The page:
THFD firefighters rescue 'Emma the Destroyer'

·3 min read

Aug. 30—Tuesday started off like any other day for Megan Higashimura, who let her three dogs outside in the fenced-in back yard while she got ready for work.

Two of the dogs can run free, but Emma the Destroyer — an 8-year-old beagle mix — has to be on a tie out because she tries to escape.

"She can figure out how to get under the fence and into my neighbor's yard," said Higashimura, who lives on Terre Haute's north end. "She's a little escape artist."

But when Higashimura went to let her dogs in, only two responded. Emma was nowhere to be found. "I called her name and she still didn't come."

Soon, Emma's dog mom found a hole in front of her porch, and the tie-out extended down into that hole. "Emma was down in there," she said.

She woke up her husband and got her mother-in-law, who lives next door. "I wasn't sure what to do. I couldn't see Emma, but I could hear her," panting, Higashimura said.

"I was very afraid. I wasn't sure how to get her out," she said. "I didn't know how deep that hole was."

Higashimura then contacted 911, and the Terre Haute Fire Department soon was on scene.

According to the THFD Facebook page, companies were dispatched to help rescue the dog, which had fallen into a 10-foot deep well.

Firefighters hand dug out the hole for more access and then used water rescue tools to help extricate Emma.

"Improvising and quick thinking by all these crews helped save this pet," according to the fire department. "Maybe a little dirty, but the dog is safe and unharmed."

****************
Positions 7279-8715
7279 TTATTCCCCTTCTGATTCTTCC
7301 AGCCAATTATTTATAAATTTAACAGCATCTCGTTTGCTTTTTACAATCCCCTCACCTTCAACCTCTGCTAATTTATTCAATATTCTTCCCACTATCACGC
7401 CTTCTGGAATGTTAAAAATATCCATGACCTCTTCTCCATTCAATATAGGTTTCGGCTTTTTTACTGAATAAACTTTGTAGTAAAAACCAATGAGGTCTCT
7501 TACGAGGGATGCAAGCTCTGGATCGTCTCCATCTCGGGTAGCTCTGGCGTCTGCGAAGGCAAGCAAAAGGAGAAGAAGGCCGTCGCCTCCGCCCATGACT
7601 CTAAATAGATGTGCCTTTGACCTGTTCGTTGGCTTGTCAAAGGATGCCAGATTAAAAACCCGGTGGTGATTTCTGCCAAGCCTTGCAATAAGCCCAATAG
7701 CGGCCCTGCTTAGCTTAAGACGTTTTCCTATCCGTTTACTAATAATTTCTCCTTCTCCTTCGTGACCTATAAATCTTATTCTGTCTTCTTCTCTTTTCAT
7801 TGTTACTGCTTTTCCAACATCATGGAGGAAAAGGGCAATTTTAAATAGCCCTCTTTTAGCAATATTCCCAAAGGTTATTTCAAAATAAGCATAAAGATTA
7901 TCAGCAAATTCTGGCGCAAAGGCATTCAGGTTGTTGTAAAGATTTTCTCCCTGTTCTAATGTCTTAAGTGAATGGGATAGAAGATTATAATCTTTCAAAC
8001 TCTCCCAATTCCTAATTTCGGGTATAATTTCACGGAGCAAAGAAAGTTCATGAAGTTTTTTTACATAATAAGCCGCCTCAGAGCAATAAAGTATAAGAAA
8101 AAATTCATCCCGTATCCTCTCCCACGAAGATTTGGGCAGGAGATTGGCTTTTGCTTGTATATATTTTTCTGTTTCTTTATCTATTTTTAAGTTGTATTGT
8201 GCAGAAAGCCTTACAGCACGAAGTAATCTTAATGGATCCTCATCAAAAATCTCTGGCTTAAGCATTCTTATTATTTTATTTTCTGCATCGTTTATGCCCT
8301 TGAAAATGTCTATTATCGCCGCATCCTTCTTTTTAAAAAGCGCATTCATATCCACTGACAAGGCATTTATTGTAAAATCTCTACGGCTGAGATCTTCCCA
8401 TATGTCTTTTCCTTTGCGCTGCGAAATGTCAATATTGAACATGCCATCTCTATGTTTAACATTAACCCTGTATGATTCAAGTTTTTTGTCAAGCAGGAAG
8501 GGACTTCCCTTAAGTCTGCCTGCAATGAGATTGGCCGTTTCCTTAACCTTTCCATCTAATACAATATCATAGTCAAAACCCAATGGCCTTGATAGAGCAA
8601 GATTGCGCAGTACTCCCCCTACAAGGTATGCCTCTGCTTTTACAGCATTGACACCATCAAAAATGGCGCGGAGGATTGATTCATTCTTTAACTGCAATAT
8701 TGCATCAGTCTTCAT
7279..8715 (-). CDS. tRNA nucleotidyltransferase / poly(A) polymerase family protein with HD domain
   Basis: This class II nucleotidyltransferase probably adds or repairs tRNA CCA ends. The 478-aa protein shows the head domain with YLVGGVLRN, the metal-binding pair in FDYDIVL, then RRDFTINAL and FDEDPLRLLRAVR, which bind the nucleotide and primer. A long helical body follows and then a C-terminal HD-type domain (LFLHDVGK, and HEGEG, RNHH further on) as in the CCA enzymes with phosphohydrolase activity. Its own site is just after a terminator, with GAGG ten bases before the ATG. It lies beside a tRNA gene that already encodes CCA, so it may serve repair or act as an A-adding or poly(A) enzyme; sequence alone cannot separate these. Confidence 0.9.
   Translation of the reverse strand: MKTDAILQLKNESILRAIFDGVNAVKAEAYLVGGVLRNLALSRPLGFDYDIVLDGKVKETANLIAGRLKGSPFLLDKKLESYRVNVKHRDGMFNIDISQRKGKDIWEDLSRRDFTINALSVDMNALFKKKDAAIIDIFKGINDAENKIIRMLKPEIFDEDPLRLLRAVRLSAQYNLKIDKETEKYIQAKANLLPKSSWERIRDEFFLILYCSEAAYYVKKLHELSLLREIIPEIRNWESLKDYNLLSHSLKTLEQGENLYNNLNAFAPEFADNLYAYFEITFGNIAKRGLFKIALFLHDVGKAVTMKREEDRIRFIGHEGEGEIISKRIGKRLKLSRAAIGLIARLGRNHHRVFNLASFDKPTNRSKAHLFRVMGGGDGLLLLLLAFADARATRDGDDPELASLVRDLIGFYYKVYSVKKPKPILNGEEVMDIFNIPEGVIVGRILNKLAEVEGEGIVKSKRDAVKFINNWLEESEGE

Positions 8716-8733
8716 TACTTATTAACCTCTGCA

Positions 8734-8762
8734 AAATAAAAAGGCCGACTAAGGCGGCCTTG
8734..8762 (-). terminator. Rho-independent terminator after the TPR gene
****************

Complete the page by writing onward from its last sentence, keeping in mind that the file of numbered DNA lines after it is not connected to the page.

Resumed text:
The rescue took about 40 minutes, Higashimura estimated. "It moved pretty quickly once the fire department got there." Emma the Destroyer came out dirty, but "smiling. ... She was happy so many people were there to see her."

The mischievous beagle mix had no injuries and seemed fine, she said. "I gave her a bath and she acted like everything was normal."

The fire department theorized that the heavy rain overnight had opened up the old well hole.

Higashimura is thankful for the quick action of the Terre Haute Fire Department in rescuing Emma.

"It was a lot of relief," she said. The family didn't waste any time in getting the well hole filled in.

Fire Chief Bill Berry said if homeowners discover open wells, they should have them fixed or covered. Anybody could fall in, including children or pets.

"That's a safety hazard and we don't want anyone to get hurt," Berry said. "We don't want anyone to lose their pet."

In the case of Emma the beagle mix, "Our guys did a great job. We used all of our resources and used some tools off the newly formed swift water rescue team and got the dog out safe," Berry said.

Sue Loughlin can be reached at 812-231-4235 or at sue.loughlin@tribstar.com Follow Sue on Twitter @TribStarSue.